Etruscan genetics hits The New York Times

Nick Wade has a long write up about the recent work on Etruscan phylogenetics.

"The overwhelming proportion of archaeologists would regard the evidence for eastern origins of the Etruscans as negligible," said Anthony Tuck, an archaeologist at the University of Massachusetts Center for Etruscan Studies.

In terms of "evidence," that would be archaeological evidence. Historical sciences do not rest upon one leg! Two minor points:

1) There is some concern that non-Indo-European languages were not extant from our textual knowledge in the region of ancient Asia Minor from which the Etruscans purportedly immigrated. But, our model of the ancient world is very truncated, and we almost certainly lack ethnological granularity. For example, the "Hittite" empire was multi-ethnic, with a preponderant non-Indo-European substratum, the "Hatti" (which might itself be a catchall term for the indigenous peoples). The Hittite elite, who were Indo-European speakers, called themselves the Nesi. A good analogy for the ancient world might be modern Africa in regards to cultural and linguistic diversity. The official language (and that of the elites) might be English or French, but that doesn't mean that hundreds of local languages don't thrive (Rome changed that over the centuries through Latinization and Hellenization).

2) Wade is pushing a few controversial ideas as background assumptions, like the 8,500 year old time depth of Indo-Europeans in Europe, which aren't exactly well established (or even accepted as the consensus). There is evidence for other non-Indo-European languages in northwest Italy, such as Ligurian.

Related: Etruscan historical genetics done right.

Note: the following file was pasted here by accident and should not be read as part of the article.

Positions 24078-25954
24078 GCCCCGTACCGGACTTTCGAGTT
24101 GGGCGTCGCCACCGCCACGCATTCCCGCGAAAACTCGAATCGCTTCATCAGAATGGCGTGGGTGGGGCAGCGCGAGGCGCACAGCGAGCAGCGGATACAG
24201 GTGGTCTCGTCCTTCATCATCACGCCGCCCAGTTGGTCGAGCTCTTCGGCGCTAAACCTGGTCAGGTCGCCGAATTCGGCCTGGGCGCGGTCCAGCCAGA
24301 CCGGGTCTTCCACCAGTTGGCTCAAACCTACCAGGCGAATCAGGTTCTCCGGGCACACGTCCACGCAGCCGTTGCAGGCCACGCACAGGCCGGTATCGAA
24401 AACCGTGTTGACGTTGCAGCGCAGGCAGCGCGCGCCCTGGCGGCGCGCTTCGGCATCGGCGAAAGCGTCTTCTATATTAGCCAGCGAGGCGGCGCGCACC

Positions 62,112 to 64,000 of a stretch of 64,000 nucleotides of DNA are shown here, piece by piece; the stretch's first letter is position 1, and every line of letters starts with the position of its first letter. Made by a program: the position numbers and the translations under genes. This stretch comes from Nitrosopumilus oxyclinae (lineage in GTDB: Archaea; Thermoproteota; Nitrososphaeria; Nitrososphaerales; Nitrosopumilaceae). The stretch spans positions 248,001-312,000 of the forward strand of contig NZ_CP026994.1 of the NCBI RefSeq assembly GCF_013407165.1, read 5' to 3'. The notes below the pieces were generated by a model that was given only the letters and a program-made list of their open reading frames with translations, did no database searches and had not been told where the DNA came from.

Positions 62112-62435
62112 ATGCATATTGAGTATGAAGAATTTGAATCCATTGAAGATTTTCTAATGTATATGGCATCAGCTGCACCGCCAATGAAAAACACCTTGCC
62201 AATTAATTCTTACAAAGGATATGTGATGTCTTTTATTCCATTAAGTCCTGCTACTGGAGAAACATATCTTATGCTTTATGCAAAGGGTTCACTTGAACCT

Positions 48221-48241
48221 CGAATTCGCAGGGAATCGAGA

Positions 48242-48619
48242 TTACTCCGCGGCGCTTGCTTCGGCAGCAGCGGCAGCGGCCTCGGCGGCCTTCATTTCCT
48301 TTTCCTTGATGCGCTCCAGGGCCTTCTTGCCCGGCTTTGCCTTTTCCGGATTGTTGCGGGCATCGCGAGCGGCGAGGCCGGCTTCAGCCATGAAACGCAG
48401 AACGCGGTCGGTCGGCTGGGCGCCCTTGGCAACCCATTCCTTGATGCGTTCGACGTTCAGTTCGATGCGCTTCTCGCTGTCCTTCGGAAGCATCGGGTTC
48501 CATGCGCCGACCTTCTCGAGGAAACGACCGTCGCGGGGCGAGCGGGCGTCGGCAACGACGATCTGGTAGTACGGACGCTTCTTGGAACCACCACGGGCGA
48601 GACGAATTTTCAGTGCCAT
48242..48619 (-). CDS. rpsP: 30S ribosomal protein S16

Tags

More like this

In response to the Etruscan story comments like this keep popping up: The articles in the press keep mentioning the Etruscans coming from Lydia. Lydian was an indo-european language. So, although there may be a linguistic link to Lemnos and a genetic link to Western Asia, there is no obvious link…
A new paper came out in Science this week, Worldwide Human Relationships Inferred from Genome-Wide Patterns of Variation, that's getting some media play. The second-to-last author is L. L. Cavalli-Sforza, and the general combination of means and ends on display in The History and Geography of…
Update: On my other blog I have a post up addressing skeptics in the archaeological community. A few months ago I posted several times about the Etruscans, the ancient non-Indo-European people of north-central Italy whose provenance has always been a matter of debate. To make it short, genetic data…
The language families of Europe fall into a few broad categories. There are the Indo-European languages, which include the Romance, Germanic, Slavic and Celtic subgroups, along with Greek and Albanian. The Iranian languages and most of the languages of India are also Indo-European. Then there are…

When you say "historical sciences do not rest upon one leg!" I'm really not sure what you're trying to say there. Are you trying to say that you feel that we should dismiss, for example, the link of Etruscan haruspicy with the same practices known to exist in Anatolia and Babylon as an amazing coincidence? Or what about Herodotus' claim of Lydian origins? Do you believe that he was a crazy ol' coot? Where do you think the Etruscan alphabet comes from? Why do you say that historical sciences don't rest on a single leg here? Are you using the term "historical sciences" in a novel way here?

Concerning 1), Non-Indo-European peoples abound in and around Anatolia, it's just that the masses who buy this junk in newspapers and television usually don't know about any of them because the information is deeply buried in the dark corners of university libraries. And academics are notoriously god-awful at communication outside of their ivory towers. There are wonderful languages to explore like Hattic, Hurrian, Eteo-Cypriot, Eteo-Cretan, Minoan, etc. (I'm not saying Hattic and Hurrian are related to Etruscan, by the way, but just adding to your points about the diversity of non-IE ethnicities and languages in the Eastern Mediterranean.) And of course, don't forget the Egyptian and Semitic influences there.

Concerning 2), poor poor deluded Wade. There's no hope for the chap. We'll just have to step over him and move forward with our studies :P